Big Guns in a Small Town
Residents of this strategic riverside community once again find themselves pawns in Somalia's clan warfare
THIS small, riverside town of dusty streets, donkey carts, and -
once again - big guns is militarily important in Somalia.
Like a tempting plum, Belet Uen sits on the main road linking central and northern Somalia to the Indian Ocean-side capital, Mogadishu. Whoever controls the town can control the flow of arms into Mogadishu from militia bases in the interior.
In late July, the man who wants to force his way into becoming Somalia's next president, Gen. Mohamed Farah Aideed, plucked this plum from both the dominant rival ethnic group, the Hawadley, and 169 United Nations soldiers from Zimbabwe.
People here, as in any conquered town, are afraid to speak in favor or against the new masters - General Aideed's Somali National Alliance (SNA). They also fear speaking out against the old masters, the Hawadley - an ethnic group accused of lording it over residents - because the Hawadley may regain power.
``The main problem is selfishness'' on the part of both the Hawadley and Aideed, says one cautious resident.
SNA officials see the UN presence in Somalia as useless, and justify their presence here as one of liberating the local people.
But a resident sees the SNA presence differently: ``They have captured the city.''
The SNA do not hide their real ambition. ``We hope soon to have a [national] government,'' says Mohamed Ahmed Muhamood, a senior SNA official here.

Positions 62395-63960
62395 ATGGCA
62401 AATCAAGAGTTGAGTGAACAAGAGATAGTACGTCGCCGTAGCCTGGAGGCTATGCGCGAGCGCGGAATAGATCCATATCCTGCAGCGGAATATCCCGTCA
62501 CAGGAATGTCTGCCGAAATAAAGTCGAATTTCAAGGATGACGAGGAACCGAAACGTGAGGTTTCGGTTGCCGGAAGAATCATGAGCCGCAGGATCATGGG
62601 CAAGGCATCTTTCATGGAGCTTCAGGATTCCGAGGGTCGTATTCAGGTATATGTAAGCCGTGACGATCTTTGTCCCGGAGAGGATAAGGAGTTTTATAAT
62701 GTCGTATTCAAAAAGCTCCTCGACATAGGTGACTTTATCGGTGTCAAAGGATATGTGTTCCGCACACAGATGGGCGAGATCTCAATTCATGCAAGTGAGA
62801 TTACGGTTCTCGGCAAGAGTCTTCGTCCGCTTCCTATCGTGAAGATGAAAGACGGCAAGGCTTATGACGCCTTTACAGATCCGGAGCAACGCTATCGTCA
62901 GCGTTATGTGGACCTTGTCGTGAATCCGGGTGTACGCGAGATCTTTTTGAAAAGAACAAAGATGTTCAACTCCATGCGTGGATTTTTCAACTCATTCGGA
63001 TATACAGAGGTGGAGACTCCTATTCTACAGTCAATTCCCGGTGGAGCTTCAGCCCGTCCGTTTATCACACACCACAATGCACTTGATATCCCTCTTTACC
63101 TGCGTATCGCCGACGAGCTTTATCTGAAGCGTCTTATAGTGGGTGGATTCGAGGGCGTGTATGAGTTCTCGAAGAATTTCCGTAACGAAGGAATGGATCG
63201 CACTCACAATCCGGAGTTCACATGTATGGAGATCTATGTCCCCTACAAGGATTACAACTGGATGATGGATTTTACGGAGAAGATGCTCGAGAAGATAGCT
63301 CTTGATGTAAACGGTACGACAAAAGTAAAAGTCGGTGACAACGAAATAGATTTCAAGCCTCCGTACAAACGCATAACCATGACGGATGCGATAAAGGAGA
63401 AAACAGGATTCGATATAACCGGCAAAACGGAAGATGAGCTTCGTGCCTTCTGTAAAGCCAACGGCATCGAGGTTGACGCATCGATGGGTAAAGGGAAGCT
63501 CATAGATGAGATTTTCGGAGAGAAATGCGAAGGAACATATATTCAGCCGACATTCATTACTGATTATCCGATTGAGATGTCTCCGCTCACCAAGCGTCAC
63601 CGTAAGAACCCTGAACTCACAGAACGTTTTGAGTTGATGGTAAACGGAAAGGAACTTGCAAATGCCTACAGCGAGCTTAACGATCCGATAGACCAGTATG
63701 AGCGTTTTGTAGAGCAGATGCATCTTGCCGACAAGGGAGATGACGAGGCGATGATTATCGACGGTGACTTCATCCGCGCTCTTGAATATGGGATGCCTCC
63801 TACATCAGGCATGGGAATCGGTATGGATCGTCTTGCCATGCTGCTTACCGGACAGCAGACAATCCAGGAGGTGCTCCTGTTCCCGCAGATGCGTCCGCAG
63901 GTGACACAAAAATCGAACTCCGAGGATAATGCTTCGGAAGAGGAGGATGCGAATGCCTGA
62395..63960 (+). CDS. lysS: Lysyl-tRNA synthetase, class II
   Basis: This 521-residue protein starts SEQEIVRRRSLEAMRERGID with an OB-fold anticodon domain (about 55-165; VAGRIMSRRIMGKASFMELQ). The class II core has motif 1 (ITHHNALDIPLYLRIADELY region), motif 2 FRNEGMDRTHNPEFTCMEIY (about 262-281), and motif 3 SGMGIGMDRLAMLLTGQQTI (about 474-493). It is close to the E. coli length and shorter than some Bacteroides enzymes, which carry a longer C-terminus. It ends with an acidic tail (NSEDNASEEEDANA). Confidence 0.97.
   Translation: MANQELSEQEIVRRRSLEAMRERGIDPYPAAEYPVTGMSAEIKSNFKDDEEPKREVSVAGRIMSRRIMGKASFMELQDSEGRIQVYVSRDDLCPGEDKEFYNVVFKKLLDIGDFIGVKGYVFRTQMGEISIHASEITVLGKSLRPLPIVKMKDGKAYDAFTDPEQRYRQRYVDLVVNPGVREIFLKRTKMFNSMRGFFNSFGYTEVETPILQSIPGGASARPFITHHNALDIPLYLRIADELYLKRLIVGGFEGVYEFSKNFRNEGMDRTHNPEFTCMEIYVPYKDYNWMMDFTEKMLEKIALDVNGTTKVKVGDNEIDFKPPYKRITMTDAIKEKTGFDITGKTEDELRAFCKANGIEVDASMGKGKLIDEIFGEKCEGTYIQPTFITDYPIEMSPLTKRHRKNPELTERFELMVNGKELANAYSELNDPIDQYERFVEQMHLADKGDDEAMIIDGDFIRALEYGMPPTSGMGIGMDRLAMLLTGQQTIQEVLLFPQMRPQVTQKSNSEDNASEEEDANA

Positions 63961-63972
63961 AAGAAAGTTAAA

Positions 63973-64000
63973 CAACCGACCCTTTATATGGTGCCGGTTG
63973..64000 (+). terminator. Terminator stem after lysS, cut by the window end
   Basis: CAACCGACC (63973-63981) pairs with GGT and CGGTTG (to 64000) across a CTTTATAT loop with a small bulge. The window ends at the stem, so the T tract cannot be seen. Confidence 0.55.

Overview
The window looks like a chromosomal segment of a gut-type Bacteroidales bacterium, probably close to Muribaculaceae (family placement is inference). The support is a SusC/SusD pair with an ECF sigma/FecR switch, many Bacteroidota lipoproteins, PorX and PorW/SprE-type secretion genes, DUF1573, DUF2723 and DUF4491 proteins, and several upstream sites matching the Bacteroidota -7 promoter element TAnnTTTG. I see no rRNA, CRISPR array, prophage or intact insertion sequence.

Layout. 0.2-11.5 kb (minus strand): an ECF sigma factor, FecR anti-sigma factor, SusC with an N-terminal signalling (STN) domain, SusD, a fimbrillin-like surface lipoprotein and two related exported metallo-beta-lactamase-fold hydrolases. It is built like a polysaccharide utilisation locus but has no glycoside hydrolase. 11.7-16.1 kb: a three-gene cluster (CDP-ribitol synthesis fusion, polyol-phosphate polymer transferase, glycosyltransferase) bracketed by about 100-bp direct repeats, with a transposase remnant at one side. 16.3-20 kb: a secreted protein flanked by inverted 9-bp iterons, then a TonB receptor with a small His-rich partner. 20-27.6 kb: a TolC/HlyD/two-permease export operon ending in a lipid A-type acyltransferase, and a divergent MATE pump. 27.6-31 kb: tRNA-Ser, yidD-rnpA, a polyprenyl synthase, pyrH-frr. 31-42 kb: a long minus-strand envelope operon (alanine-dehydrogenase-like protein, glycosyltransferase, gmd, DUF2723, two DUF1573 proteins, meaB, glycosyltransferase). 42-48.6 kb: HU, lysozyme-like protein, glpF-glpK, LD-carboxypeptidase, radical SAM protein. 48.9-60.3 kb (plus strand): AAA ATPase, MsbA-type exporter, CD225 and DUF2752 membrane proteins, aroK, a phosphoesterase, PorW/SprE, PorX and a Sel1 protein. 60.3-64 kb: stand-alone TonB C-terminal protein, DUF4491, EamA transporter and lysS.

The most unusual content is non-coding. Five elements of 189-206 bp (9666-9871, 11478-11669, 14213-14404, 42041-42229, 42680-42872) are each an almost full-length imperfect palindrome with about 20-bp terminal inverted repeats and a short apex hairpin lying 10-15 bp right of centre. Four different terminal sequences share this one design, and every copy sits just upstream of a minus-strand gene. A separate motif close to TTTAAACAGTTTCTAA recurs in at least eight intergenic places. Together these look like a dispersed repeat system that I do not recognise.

Belet Uen is the latest of several towns seized in recent months by Aideed in an ambitious attempt to claim control over enough territory to enable him to announce a new national government.
The Hawadley and Aideed's Habar-Gedir are both subclans of the Hawiye clan, one of the main clans or ethnic groups in Somalia. The two groups, former allies, clashed earlier this year in southern Somalia and then in Mogadishu.
In apparent retaliation for Hawadley advances in those places, the Habar-Gedir seized several towns in this area, including Belet Uen.
Thousands of Hawadley have fled to the bush, where they ``live a dog's life on mountain tops and along the [Scebeli] River,'' according to another local resident. ``They need help,'' he adds. Some 20 children among those who fled have died, he says.
``Starvation has started,'' another resident says.
``We are not really happy with what happened,'' says another regarding the plight of the Hawadley who have fled.
Belet Uen straddles the Scebeli River. The Hawadley side of town is nearly deserted; the other side is bustling with open markets and roadside stalls and shops.
A vehicle with its roof cut off to make room for a mounted anti-aircraft gun is parked outside a two-story government building the SNA has taken over. Heavily armed young men with machine guns stand at the corners.
Inside, Mr. Muhamood and Abdi Rizak Sheikh Ali Anooc, a SNA security official, offer a briefing that to outsiders sounds like Orwellian doublespeak: The SNA seized Belet Uen after a large massacre of residents by the Hawadley, they say. But independent analysts have heard of no such massacre.
Capture of the Zimbabwean soldiers, one of whom was killed, was done to ``save their lives,'' they claim. Yet diplomats say the UN soldiers were unwilling to fight against a large show of SNA arms.
The SNA controls Baidoa, another strategic town, they add. But during a recent stopover by this reporter in Baidoa, a UN soldier and local resident said this was not true.